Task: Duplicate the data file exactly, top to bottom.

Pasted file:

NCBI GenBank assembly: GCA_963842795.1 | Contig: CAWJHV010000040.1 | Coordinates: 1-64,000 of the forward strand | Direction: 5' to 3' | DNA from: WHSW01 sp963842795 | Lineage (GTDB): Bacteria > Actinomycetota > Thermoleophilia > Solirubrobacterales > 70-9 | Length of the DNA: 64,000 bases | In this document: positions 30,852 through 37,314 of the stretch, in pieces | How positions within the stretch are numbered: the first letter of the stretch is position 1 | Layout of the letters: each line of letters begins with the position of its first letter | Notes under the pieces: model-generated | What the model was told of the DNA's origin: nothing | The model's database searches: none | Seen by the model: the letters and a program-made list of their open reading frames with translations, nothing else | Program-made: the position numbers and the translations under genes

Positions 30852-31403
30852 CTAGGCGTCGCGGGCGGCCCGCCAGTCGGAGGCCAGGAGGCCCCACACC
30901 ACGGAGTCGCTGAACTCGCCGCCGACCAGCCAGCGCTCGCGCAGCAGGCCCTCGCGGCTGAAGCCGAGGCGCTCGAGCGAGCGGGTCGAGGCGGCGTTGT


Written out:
NCBI GenBank assembly: GCA_963842795.1 | Contig: CAWJHV010000040.1 | Coordinates: 1-64,000 of the forward strand | Direction: 5' to 3' | DNA from: WHSW01 sp963842795 | Lineage (GTDB): Bacteria > Actinomycetota > Thermoleophilia > Solirubrobacterales > 70-9 | Length of the DNA: 64,000 bases | In this document: positions 30,852 through 37,314 of the stretch, in pieces | How positions within the stretch are numbered: the first letter of the stretch is position 1 | Layout of the letters: each line of letters begins with the position of its first letter | Notes under the pieces: model-generated | What the model was told of the DNA's origin: nothing | The model's database searches: none | Seen by the model: the letters and a program-made list of their open reading frames with translations, nothing else | Program-made: the position numbers and the translations under genes

Positions 30852-31403
30852 CTAGGCGTCGCGGGCGGCCCGCCAGTCGGAGGCCAGGAGGCCCCACACC
30901 ACGGAGTCGCTGAACTCGCCGCCGACCAGCCAGCGCTCGCGCAGCAGGCCCTCGCGGCTGAAGCCGAGGCGCTCGAGCGAGCGGGTCGAGGCGGCGTTGT